The CEO Zambia Institute of Banking and Financial Services Victoria Mumba contended that in-service training provides practical skills that addressed emerging skills gaps due to technological changes, production system modifications or new skills needed in the economy. Employer-based training is key in improving collaborations between training institutions and industry in education and skills development. Some companies in attendance have in-house training centres that require registration with TEVETA for them to access the SDF under employer-based training. Ms. The Zambia Institute of Banking and Financial Services is working on registration with TEVETA for smooth accessing of the SDF for its members in different professional skills programmes.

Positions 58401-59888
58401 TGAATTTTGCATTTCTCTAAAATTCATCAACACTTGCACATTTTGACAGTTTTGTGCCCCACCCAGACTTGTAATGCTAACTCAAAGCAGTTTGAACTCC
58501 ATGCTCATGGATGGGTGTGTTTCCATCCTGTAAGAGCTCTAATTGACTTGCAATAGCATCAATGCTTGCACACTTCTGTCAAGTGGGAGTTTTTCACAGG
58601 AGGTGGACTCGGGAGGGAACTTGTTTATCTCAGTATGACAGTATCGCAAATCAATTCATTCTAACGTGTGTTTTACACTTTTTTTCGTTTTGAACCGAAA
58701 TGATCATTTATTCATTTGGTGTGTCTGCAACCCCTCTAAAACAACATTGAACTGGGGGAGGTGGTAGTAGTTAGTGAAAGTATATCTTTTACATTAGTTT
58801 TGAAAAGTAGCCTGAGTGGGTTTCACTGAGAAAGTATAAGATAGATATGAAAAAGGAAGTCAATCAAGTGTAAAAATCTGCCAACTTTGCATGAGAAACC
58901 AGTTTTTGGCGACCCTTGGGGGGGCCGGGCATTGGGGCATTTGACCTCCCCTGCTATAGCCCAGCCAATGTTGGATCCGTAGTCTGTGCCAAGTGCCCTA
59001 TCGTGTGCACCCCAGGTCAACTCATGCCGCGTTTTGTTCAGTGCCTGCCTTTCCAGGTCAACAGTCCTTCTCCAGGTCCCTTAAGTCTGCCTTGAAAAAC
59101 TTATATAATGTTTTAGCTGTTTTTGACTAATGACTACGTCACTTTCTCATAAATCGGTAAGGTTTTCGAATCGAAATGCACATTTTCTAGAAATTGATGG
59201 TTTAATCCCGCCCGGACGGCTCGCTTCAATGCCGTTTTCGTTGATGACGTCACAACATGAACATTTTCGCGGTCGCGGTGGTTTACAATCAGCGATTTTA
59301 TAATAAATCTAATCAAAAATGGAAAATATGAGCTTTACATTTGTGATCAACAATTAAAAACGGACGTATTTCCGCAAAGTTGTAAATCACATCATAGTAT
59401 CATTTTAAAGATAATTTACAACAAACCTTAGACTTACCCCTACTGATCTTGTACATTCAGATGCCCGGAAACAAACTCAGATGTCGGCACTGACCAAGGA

Ms. Mumba said human beings become capital when they contributed to productivity, otherwise they will be the cost centre for employers. Developing human being through training changes them being a cost centre to valuable resource. Training them is key in the development of efficient human capital. She said developing staff motivates them, improves productivity and helps in staff retention. Some staff become loyal and dependable in their roles for the betterment of the economy when they are improving on their skills. She added that there were many problems in human capital development such as lack of continuous professional development (CPD) for staff, high staff turnover (they leave after training them). But upskilling and reskilling staff improves levels of efficiency, productivity, effectiveness.